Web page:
Shipping data evaluated: Russia is getting around the oil price cap more and more successfully

Shipping data evaluated
Russia is getting around the oil price cap more and more successfully

By Christina Lohner

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To reduce Russia’s oil revenues, the West requires its shipping companies and insurers to ship Russian oil for a maximum of $60 a barrel. Russia still sells its oil at higher prices.

Given the current rise in oil prices, Russia’s oil exports are likely to bring additional revenue into Russia’s war chest. The price cap for Russian oil introduced by Western states does not work – Russia circumvents Western sanctions for the majority of its oil exports.

The G7, EU and Australia agreed last year that no more than $60 per barrel should be paid for Russian oil. To achieve this, shipping companies and insurance companies – whose markets are dominated by industrialized countries – are no longer allowed to transport more expensive Russian oil. But a current evaluation of shipping and insurance data by the “Financial Times” shows that in August almost three quarters of Russian crude oil shipments were carried out by ship without Western insurance. According to information from insurers and the analysis company Kpler, it was half that in the spring. Moscow is apparently getting around the price cap more and more cleverly.

The Kyiv School of Economics estimates that Russia will see rising oil prices this year, also due to rising world market prices An additional $17 billion in export revenue will bring in, even 33 billion next year. According to research by the institute, Russian oil was recently sold for more than $70 per barrel in the country’s most important export ports. The Kiev economists accuse Western governments of failing to enforce sanctions, i.e. a lack of control.

Experts are calling for tougher sanctions

It’s not that the West’s sanctions don’t work at all, as the International Working Group on Russian Sanctions at Stanford University said in a statement current analysis explained. Ukraine’s allies hardly buy any Russian oil anymore, and Russia can only sell its oil to other countries at a discount. The group of independent, international experts advocating for the most efficient sanctions against Russia estimates that the country has lost between $140 billion and $170 billion in oil and gas revenue since the start of the war. This year, the aggressor lost half of its budget revenue from the oil and gas sector – after record export revenue of $350 billion from the sector last year.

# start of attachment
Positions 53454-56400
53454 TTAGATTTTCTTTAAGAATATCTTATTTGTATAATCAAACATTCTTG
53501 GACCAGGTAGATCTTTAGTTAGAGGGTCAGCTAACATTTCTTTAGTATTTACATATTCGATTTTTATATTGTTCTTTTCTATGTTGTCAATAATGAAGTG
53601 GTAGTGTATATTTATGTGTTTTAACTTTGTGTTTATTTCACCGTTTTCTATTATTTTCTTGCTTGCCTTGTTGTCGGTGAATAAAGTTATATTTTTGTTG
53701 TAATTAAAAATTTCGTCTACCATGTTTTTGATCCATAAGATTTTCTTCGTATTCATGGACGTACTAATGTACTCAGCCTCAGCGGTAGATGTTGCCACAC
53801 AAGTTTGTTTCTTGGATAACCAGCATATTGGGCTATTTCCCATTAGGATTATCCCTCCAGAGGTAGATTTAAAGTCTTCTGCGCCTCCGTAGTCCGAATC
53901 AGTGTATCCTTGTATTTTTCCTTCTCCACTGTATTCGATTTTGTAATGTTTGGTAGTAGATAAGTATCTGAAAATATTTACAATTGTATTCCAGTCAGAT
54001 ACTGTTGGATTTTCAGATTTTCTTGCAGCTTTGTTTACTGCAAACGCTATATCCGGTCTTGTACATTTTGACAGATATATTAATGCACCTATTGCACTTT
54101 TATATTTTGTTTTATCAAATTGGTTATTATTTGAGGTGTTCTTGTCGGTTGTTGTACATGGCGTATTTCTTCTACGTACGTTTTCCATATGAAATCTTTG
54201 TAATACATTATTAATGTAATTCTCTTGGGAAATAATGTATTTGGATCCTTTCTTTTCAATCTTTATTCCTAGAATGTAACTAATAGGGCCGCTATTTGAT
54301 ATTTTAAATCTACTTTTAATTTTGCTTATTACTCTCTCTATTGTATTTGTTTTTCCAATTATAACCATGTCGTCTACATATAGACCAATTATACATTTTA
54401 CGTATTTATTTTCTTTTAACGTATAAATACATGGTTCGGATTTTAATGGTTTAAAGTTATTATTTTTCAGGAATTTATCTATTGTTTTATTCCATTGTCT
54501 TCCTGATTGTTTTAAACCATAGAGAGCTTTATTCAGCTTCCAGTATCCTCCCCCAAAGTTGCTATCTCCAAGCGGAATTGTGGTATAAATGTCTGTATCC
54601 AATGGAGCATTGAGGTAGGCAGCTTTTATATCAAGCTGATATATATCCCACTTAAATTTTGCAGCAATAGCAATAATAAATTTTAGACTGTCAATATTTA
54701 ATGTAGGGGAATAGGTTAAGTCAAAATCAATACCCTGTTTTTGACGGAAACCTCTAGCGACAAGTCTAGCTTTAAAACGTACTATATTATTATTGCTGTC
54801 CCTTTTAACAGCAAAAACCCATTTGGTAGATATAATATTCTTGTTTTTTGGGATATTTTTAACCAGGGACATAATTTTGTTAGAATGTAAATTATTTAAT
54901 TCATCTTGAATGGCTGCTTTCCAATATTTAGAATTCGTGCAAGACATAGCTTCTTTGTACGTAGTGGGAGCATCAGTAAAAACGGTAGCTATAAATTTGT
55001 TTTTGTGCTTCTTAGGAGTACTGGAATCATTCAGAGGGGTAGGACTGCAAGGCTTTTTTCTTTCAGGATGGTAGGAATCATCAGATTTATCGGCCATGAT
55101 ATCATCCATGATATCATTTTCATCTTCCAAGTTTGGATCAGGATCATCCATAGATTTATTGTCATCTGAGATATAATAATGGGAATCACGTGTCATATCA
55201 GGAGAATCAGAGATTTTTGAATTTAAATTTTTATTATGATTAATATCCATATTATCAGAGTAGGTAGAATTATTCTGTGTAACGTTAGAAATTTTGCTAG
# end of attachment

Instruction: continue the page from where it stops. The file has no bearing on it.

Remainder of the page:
But Russia is recouping some of the losses with the help of a shadow fleet of old, decommissioned oil tankers that operates without Western insurance and other services. At the beginning of the year, the number of these ships owned by offshore companies that were difficult to trace was estimated at 600. According to media research, some tankers falsify their position data in order to continue to receive Western insurance coverage. The fact that the volume of Western-insured oil exports from Russia has fallen so sharply is probably partly due to a certain reluctance on the part of insurers and shipping companies due to the sanctions.

In order to prevent Russia from circumventing the price cap even further, the International Working Group on Russian Sanctions is proposing the creation of a so-called white list: only selected traders should be allowed to issue price certificates for Russian oil cargoes. The experts also want to slow down the Russian shadow fleet by requiring all tankers that pass through ecologically sensitive EU territorial waters to provide evidence of appropriate oil spill insurance.

The group expects the greatest success to come from lowering the oil price cap – to just $30 per barrel. However, the less Russian oil reaches the West’s price limit, the less severely a halving would hit the aggressor.

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